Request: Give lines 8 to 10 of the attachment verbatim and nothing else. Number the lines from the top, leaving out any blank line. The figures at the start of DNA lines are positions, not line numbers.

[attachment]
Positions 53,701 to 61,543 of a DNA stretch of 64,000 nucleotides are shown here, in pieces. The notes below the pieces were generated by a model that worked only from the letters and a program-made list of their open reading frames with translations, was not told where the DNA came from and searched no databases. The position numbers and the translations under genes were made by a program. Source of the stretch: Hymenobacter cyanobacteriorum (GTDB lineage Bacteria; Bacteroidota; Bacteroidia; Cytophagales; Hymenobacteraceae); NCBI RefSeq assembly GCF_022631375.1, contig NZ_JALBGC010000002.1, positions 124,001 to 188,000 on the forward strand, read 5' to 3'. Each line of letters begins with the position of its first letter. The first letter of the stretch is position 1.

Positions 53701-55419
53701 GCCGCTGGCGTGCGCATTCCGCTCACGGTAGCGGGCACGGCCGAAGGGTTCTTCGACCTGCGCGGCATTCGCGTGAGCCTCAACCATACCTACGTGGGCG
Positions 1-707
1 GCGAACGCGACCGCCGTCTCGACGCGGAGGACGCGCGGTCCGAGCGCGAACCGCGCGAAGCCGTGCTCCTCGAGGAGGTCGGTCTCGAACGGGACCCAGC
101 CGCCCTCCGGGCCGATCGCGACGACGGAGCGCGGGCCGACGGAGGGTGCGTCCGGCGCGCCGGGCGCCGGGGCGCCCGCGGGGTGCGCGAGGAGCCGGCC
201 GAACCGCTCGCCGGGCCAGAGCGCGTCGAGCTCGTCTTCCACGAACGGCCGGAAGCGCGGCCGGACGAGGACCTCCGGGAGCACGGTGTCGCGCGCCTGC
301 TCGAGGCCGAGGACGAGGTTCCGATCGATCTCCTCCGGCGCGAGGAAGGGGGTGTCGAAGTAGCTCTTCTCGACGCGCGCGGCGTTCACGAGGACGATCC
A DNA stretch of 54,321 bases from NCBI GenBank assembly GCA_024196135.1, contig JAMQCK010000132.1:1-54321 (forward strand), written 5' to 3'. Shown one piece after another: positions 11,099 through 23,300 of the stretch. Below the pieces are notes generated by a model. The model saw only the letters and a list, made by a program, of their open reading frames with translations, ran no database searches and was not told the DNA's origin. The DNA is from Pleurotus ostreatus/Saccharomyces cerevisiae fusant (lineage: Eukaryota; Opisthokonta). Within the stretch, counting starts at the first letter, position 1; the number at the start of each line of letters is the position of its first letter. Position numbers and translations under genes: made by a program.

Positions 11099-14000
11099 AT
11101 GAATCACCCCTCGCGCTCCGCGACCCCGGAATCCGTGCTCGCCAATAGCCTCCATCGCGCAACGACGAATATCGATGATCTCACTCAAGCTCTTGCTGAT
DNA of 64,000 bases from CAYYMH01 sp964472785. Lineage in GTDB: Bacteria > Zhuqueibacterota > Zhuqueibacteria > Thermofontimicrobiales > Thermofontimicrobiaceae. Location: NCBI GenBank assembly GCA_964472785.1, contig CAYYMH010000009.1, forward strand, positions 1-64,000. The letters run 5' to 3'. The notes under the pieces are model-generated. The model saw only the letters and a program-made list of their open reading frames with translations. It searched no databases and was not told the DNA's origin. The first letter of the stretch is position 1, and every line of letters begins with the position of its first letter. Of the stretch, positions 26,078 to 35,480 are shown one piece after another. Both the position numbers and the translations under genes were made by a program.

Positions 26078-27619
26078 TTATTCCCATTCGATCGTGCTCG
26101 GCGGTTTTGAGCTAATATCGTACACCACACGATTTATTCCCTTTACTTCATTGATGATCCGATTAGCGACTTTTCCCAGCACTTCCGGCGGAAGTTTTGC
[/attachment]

301 TCGAGGCCGAGGACGAGGTTCCGATCGATCTCCTCCGGCGCGAGGAAGGGGGTGTCGAAGTAGCTCTTCTCGACGCGCGCGGCGTTCACGAGGACGATCC
A DNA stretch of 54,321 bases from NCBI GenBank assembly GCA_024196135.1, contig JAMQCK010000132.1:1-54321 (forward strand), written 5' to 3'. Shown one piece after another: positions 11,099 through 23,300 of the stretch. Below the pieces are notes generated by a model. The model saw only the letters and a list, made by a program, of their open reading frames with translations, ran no database searches and was not told the DNA's origin. The DNA is from Pleurotus ostreatus/Saccharomyces cerevisiae fusant (lineage: Eukaryota; Opisthokonta). Within the stretch, counting starts at the first letter, position 1; the number at the start of each line of letters is the position of its first letter. Position numbers and translations under genes: made by a program.

Positions 11099-14000